Constantine, Algeria


Constantine, Algeria
Constantine
قسنطينة, Qusanṭīnah also known as Kasantina
—  Commune and city  —
A bridge in Constantine

Coat of arms
Nickname(s): city of bridges
Constantine is located in Algeria
Constantine
Coordinates: 36°21′N 6°36′E / 36.35°N 6.6°E / 36.35; 6.6Coordinates: 36°21′N 6°36′E / 36.35°N 6.6°E / 36.35; 6.6
Country  Algeria
Province Constantine Province
District Constantine District
Government
 – President A. Chibane (2007-2012)
Area
 – Total 2,288 km2 (883.4 sq mi)
Population (2008)2008 census [1]
 – Total 448,374
 – Density 196/km2 (507.6/sq mi)
Time zone CET (UTC+1)

Constantine (Arabic: قسنطينة‎, Qusanṭīnah, also spelled Qasentina also spelled as Kasantina) is the capital of Constantine Province in north-eastern Algeria. It was the capital of the same-named French département until 1962. Slightly inland, it is about 80 kilometres from the Mediterranean coast, on the banks of Rhumel river. Regarded as the capital of eastern Algeria and the centre of its region, Constantine has a population of 448,374 (1,000,000 with the agglomeration), making it the third largest city in the country after Algiers and Oran. There are museums and important historical sites around the city (one of the most beautiful one is the Palais du Bey, in the casbah)

Contents

History

The city was originally created by the Phoenicians, who called it Sarim Batim (royal city). Later it was named Cirta, which in Phoenician means a city carved into the rock. The city was taken over by Numidia, the country of the Berber people, after the Phoenicians were defeated by Rome in the Third Punic War. In 112 BC the city was occupied by Jugurtha who defeated his half-brother Adherbal. The city later served as the base for Roman generals Quintus Caecilius Metellus Numidicus and Gaius Marius in their war against Jugurtha. Later, with the removal of King Juba I and the remaining supporters of Pompey in Africa (c. 46), Julius Caesar gave special rights to the citizens of Cirta, now known as Colonia Sittlanorum.

In 311, during the civil war between emperor Maxentius and usurper Domitius Alexander (a former governor of Africa), the city was destroyed. Rebuilt in 313, it was subsequently named after emperor Constantine the Great, who had defeated Maxentius. Conquered by the Vandals in 432, Constantine returned to the Byzantine Exarchate of Africa (i.e. North Africa) from 534 to 697. It was conquered by the Arabs in the 7th century, receiving the name of Qusantina.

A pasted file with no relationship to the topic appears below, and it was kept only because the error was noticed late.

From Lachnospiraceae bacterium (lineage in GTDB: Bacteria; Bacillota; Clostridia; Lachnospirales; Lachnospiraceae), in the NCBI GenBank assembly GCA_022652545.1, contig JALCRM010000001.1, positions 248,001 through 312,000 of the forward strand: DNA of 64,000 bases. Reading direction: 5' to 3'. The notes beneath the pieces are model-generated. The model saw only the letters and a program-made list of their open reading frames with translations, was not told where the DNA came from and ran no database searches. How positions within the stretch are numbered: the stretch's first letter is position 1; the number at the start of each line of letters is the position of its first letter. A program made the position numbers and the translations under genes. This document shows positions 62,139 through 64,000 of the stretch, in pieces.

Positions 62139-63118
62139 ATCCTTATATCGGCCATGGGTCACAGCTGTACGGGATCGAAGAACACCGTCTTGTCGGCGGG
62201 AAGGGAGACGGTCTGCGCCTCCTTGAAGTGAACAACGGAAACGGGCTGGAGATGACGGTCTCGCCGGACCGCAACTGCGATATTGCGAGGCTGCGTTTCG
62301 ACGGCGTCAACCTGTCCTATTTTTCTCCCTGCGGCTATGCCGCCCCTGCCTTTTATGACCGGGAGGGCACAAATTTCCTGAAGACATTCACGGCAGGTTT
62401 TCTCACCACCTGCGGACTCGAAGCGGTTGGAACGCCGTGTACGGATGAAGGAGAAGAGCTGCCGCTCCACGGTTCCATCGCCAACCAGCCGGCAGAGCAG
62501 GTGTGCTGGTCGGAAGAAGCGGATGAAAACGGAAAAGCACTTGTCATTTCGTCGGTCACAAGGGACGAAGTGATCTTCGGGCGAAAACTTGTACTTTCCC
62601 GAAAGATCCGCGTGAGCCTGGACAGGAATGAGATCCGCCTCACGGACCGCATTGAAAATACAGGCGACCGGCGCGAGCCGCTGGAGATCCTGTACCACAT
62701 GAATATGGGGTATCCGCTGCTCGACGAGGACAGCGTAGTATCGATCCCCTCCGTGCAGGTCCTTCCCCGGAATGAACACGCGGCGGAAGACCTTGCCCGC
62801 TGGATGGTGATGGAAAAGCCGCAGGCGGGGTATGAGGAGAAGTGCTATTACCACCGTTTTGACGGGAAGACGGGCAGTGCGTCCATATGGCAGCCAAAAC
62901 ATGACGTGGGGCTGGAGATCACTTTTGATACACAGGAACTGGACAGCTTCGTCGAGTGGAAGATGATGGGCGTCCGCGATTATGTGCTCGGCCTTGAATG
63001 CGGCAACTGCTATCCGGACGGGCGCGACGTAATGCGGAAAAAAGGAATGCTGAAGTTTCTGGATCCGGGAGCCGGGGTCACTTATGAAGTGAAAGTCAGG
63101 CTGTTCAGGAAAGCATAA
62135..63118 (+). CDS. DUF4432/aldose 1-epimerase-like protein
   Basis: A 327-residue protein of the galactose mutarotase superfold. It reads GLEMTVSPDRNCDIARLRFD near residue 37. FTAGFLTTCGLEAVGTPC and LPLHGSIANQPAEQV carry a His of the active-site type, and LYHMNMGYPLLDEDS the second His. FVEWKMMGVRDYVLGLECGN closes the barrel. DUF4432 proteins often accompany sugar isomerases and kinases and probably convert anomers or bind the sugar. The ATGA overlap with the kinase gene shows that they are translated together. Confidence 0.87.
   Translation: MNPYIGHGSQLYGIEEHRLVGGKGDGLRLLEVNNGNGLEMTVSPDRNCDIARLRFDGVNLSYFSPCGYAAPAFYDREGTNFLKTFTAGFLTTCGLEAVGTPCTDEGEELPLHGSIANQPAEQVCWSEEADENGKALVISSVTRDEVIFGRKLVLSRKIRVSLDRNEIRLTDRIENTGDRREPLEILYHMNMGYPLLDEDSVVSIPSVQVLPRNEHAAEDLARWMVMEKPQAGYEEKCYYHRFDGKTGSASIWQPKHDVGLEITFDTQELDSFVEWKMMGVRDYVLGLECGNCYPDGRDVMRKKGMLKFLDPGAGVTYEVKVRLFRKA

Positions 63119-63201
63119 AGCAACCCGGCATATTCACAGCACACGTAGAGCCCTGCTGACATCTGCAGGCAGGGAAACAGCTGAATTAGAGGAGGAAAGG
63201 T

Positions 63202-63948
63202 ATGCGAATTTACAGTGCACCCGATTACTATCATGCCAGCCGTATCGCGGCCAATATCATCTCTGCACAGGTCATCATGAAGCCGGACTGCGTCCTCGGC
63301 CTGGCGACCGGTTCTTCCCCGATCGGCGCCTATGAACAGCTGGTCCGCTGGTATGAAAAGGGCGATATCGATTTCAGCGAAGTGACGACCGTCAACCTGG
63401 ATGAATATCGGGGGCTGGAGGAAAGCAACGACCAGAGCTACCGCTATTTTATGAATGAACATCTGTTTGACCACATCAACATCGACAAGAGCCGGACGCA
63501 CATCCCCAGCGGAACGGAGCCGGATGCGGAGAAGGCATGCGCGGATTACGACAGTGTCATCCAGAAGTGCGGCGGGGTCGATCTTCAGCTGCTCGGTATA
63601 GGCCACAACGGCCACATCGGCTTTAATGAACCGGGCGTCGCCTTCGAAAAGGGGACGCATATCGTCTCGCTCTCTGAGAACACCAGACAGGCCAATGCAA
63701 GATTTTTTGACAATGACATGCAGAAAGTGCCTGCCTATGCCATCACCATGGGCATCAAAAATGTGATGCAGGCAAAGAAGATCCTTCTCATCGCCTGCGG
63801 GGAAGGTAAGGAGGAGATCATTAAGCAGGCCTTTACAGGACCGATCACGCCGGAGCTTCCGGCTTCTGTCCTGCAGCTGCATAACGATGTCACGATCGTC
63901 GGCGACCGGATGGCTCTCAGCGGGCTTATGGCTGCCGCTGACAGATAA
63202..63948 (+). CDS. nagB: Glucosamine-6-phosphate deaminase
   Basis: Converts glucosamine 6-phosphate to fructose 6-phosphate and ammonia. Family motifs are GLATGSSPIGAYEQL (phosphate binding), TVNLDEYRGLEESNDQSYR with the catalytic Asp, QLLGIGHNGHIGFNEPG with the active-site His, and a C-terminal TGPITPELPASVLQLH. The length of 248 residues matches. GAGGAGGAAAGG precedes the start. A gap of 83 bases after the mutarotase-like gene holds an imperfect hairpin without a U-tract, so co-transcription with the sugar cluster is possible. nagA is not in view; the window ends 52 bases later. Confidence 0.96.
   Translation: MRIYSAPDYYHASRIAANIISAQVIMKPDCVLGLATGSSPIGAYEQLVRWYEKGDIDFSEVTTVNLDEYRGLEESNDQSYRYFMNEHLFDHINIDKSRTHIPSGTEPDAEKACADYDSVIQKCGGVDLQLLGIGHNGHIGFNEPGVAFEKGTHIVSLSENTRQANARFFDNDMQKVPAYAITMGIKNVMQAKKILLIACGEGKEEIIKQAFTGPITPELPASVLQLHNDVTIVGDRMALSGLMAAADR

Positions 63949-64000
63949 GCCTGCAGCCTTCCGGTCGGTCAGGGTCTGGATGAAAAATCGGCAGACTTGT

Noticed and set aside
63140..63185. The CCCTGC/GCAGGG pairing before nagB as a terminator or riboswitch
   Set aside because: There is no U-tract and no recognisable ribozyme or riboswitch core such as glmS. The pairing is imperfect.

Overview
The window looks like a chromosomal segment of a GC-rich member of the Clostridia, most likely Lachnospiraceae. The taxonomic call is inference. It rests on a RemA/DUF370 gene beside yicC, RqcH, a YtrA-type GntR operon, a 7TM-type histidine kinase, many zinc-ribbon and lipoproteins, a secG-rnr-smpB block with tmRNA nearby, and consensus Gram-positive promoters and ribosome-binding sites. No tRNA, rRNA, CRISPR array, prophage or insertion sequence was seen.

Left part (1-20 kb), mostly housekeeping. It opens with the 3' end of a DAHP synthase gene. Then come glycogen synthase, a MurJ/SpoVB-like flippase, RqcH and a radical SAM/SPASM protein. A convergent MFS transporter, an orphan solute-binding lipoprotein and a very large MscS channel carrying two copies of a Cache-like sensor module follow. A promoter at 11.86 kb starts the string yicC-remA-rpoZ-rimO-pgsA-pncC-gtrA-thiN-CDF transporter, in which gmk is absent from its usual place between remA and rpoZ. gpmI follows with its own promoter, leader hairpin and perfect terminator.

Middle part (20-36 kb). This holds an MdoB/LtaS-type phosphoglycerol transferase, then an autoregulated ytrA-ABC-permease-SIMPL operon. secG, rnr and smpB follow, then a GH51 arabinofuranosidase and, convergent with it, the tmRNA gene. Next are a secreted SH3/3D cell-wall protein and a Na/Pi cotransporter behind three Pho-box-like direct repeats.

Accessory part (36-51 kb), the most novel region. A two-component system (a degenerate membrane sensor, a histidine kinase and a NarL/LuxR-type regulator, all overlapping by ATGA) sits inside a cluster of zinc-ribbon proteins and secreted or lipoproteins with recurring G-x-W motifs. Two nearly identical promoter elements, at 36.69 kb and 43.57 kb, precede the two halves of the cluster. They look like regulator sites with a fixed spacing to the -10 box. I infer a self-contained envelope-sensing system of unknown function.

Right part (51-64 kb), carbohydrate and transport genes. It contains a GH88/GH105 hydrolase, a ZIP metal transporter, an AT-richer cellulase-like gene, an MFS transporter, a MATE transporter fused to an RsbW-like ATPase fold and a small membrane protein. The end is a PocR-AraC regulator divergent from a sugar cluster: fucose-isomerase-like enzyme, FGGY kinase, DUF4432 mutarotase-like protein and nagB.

The city recovered and in 12th century was again a prosperous market, with connection to Pisa, Genoa and Venice. Since 1529 it was intermittently part of Ottoman Empire, ruled by a Turkish bey (governor) subordinate to the dey of Algiers. Salah Bey, who ruled the city in 1770–1792, greatly embellished it and built much of the Muslim architecture still visible today.

In 1826 the last Bey, Ahmed Bey ben Mohamed Chérif, became the new head of state. He led a fierce resistance against French forces, which invaded Algeria four years later. By 13 October 1837, the territory was reconquered by France, and from 1848 on until 1962 it was an integral part of the French motherland and centre of the Constantine Département.

In World War II, during the campaign in North Africa (1942–43), Constantine and the nearby city of Sétif were used by the Allied forces as operational bases.

Geography

Constantine is situated on a plateau at 640 metres (2,100 ft) above sea level. The city is framed by a deep ravine and has a dramatic appearance. The city is very picturesque with a number of bridges over Rhumel river and a viaduct crossing the ravine. The ravine is crossed by four bridges, including Pont Sidi M'Cid. Constantine is the railhead of a prosperous and diverse agricultural area. It also a centre of the grain trade and has flour mills, a tractor factory, and industries producing textiles, wool, linen and leather goods.[citation needed] Algeria and Tunisia serve as its markets.